VOCs in your carpet and the health implications for you and your family. Is your new carpet a health hazard?

By | January 25, 2017

VOCs, otherwise known as Volatile Organic Compounds, are  chemical compounds made up of carbon and hydrogen.  They are the “toxic” fumes sometimes experienced when you install new carpet and other soft furnishings,  paint you house, polish your nails or buy new clothes.  At room temperature, these VOCs are released into the air causing a gas which usually has a strong odour.  Is this gas harmful to our health and what, if anything can we do to ensure our safety when we install new carpet?

While there are no  health studies on the health implications of long term exposure to VOCs, the short term effects experienced by many people indicate there is need for further research.  Some of the short term effects of being exposed to VOCs include dizziness, headaches, nausea, shortness of breath and skin and throat irritations. The effects vary from person to person depending on their gender, age, general health condition and the length of exposure. Some studies involving mice, have indicated that long term, high level exposure to VOCs can cause liver and kidney damage as well as increase the risk of cancer.  It is not known if the same results apply to humans, however given the short term effects, it is wise to be cautious when dealing with VOCs.   The EPA does recommend minimising exposure to VOCs.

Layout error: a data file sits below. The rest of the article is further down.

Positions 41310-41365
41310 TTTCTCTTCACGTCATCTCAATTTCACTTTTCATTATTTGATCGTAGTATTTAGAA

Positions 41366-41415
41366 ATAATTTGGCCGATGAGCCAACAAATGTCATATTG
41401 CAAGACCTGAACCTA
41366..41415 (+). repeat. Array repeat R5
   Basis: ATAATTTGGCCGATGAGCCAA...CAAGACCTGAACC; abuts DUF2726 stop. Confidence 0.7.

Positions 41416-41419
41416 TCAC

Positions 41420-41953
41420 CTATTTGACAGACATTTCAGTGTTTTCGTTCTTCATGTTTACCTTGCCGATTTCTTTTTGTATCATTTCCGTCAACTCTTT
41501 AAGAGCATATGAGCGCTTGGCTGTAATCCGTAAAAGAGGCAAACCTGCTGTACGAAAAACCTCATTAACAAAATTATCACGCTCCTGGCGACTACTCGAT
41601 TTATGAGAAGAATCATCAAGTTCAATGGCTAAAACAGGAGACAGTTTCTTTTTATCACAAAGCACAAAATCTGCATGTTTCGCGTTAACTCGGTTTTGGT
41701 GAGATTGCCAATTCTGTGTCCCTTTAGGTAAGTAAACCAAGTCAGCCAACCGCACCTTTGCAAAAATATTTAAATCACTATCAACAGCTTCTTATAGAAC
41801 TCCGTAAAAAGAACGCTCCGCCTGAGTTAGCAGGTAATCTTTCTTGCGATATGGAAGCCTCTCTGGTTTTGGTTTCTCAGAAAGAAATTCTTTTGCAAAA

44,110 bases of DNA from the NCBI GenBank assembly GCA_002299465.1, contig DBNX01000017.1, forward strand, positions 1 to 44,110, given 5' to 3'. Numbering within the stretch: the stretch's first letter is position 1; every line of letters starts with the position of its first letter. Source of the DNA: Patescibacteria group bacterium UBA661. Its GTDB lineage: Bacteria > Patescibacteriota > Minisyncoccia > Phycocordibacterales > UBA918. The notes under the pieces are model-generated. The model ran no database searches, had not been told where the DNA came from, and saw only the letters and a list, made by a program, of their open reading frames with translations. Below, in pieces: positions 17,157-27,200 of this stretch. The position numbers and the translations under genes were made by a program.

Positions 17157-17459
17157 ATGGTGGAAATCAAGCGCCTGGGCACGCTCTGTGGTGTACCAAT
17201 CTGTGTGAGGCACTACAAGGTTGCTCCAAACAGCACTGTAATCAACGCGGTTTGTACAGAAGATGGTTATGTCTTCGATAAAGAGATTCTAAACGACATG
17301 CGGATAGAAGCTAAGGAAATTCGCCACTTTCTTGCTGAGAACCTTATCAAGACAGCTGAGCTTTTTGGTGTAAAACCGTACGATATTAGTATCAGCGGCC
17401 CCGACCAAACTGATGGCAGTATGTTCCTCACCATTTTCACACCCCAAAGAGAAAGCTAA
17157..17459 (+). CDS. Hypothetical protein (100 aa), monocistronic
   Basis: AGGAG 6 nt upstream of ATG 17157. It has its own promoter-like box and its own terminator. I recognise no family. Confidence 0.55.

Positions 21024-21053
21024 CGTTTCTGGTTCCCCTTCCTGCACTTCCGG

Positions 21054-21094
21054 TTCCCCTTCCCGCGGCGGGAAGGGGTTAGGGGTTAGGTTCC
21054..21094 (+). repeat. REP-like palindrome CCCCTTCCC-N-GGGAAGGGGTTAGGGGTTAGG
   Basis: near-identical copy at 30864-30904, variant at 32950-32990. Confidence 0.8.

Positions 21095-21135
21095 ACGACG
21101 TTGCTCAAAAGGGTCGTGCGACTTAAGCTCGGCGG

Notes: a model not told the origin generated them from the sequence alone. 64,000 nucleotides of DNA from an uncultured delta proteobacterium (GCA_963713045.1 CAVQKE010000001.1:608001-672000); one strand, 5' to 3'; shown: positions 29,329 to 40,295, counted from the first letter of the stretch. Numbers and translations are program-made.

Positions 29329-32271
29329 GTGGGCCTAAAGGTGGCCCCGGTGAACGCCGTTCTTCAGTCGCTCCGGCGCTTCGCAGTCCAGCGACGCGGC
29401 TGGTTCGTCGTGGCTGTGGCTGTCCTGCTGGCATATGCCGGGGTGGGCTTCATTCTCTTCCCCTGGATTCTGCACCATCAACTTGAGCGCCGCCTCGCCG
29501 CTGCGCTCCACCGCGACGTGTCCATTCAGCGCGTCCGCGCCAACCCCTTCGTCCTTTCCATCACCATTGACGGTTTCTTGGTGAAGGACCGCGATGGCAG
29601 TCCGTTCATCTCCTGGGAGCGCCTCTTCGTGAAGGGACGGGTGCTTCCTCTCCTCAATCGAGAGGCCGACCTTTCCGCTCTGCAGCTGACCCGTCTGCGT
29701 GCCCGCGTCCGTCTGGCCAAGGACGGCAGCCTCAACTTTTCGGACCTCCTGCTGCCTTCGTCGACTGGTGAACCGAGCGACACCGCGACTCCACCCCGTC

In terms of carpet VOCs, most of the dangerous compounds are destroyed during the manufacturing process, however there will be some low level emissions when you install new carpet in your home.  It is not only the carpet which emits VOCs, but also the underlay and the adhesive used to lay the carpet.  Carpet, however has one of the lowest emission rates of VOCs when compared to other floor coverings.

Currently there are no regulations set by the Australian Government in regards to safe levels of VOC emissions and there is no single authority which oversees all air quality issues, Australia wide.  State organisations do however offer guidelines, to minimise the impact of VOCs on our health. One such organisation is the Australian Carpet institute, which sets standards for carpet manufacturing, emission levels and carpet labelling.  Another organisation which also plays a part in regulating VOC levels, is the Green Building Council of Australia.

These organsiations recommend that you ensure good ventilation when using or installing products and materials which emit VOCs.  Ventilation means bringing in air from outside to mix with the indoor air and can be as simple as opening lots of windows or running your air conditioning/ventilation system for a few days and staying out of the rooms for as long as possible.  It is recommended that when choosing your new carpet, looking for a “green” label carpet, means less VOCs.  Natural fibres such as wool also produce fewer VOCs than synthetic carpets and make sure the installer uses low emission underlay and adhesive.

Once you have installed your new carpet, it is recommended that you have it professionally cleaned using the hot water extraction method (steam cleaning) and low VOC cleaning products.  Once the VOCs have dissipated, it is important to remember that carpet acts like an air filter and traps dirt, dust and VOCs from other sources.  Therefore it is very important to vacuum your carpet regularly and have it professionally cleaned at least once every 6-12 months.